The user interacts with the system by means of a computer with a graphical user interface. The system must be able to recognise any number of such computers. This means that a network must be present and the system, therefore, is distributed over a number of computers on the network. The timing schedule is accessed by multiple users, and must be kept up-to-date at all times.

Use of a network implies the use of a location-transparency layer. This means that a network layer must be present which presents files and devices to applications, regardless of their actual location over the network. A device may be attached to any computer on the network.

The Interface

Users interact with the system through interfaces. The most appropriate way of doing this would be through a graphical user interface, where the user uses a mouse and standard interface elements such as windows, buttons etc. This interface must capture all of the functionality already mentioned. There may be any number of interfaces distributed over computers on the network.

Specifically, the interface must contain the following components:

Figure 3.1 - An example file dataflow diagram featuring a chord pattern and corresponding graphics.


Open System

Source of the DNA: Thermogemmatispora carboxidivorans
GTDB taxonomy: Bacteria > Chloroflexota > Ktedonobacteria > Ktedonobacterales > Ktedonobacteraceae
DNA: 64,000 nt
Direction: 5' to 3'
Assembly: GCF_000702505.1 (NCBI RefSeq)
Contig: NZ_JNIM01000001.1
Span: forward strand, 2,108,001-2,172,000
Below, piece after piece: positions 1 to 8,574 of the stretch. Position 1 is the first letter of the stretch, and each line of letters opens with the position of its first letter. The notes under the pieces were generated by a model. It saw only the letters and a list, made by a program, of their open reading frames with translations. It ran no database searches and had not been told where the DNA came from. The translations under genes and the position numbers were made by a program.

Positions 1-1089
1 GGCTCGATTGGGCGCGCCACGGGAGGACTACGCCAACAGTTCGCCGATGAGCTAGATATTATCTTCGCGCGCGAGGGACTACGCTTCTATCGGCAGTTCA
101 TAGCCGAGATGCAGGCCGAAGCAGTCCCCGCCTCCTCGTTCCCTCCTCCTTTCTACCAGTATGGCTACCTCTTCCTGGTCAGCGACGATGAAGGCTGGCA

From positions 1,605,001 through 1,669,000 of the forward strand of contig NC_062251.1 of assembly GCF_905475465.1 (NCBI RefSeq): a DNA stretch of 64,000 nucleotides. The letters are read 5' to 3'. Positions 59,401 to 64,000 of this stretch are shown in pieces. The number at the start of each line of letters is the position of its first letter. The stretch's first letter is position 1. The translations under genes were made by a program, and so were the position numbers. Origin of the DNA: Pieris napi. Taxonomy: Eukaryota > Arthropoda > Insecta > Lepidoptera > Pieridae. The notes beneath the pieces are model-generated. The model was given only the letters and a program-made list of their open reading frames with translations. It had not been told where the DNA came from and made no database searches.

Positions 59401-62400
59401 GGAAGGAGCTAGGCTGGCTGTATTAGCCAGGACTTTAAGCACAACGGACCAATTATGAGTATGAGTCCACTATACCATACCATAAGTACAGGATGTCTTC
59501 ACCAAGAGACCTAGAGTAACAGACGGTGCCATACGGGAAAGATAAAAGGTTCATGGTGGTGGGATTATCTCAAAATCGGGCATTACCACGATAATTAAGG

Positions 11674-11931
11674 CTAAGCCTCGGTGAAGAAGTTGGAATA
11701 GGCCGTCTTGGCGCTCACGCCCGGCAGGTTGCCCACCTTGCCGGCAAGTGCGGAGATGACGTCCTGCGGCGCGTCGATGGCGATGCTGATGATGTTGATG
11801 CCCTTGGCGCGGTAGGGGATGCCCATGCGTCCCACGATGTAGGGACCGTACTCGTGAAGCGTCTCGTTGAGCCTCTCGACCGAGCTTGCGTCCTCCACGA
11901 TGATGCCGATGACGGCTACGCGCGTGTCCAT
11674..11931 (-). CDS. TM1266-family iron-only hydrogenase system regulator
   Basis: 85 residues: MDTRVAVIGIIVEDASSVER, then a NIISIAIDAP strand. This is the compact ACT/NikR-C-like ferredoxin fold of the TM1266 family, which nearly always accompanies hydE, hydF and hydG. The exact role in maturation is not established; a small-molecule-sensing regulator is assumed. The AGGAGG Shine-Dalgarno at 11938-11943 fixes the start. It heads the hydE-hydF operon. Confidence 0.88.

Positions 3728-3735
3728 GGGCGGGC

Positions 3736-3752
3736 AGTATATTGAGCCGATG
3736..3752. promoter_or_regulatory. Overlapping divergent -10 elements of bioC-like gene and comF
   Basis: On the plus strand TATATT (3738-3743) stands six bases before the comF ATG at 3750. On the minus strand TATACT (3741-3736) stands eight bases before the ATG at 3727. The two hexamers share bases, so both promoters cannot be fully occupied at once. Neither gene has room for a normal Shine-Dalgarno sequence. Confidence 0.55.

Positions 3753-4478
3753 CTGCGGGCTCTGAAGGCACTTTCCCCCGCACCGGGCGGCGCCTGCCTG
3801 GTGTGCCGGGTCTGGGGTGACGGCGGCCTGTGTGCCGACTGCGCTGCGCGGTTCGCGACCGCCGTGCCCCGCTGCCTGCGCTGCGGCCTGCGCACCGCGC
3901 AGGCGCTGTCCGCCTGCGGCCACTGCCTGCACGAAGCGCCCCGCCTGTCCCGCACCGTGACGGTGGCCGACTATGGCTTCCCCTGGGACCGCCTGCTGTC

The generic event language (GEL) used by the system must be kept in an open format, ie. ASCII. The system must allow users to use custom-written modifiers when designing a file dataflow diagram.

The system must be able to output conventional MIDI data, such as MIDI clock etc., so that legacy sequencers can be attached to the system. These sequencers would be autonomous and independent of the larger system, connected only by a clock pulse.

The system must be able to export a composition as a standard MIDI file.

System Specification

  • Filestore;
  • Filestore holds a library of event modifiers;
  • Users may write their own event modifiers;
  • Files define a dataflow structure and generic event data;
  • Files may be looped;
  • Files hold a history of alternate devices, and corresponding initialisation messages;
  • System uses a generic event language (GEL);
  • GEL language must be in ASCII;
  • Device registry holds list of device classes it supports;
  • Device details are held in a device registry;
  • Event modifier details are held in the device registry;
  • Files are initiated at a start-time, which might be ‘now’;
  • A device class must be matched to a real device;
  • Real devices appear as software, virtual devices;
  • Virtual devices accept generic events, convert them and send them to a specific device.
  • Multiple users can interact with the system;
  • System outputs conventional MIDI data.

This document composed by Adam Buckley (, last edited on 16-May-2002.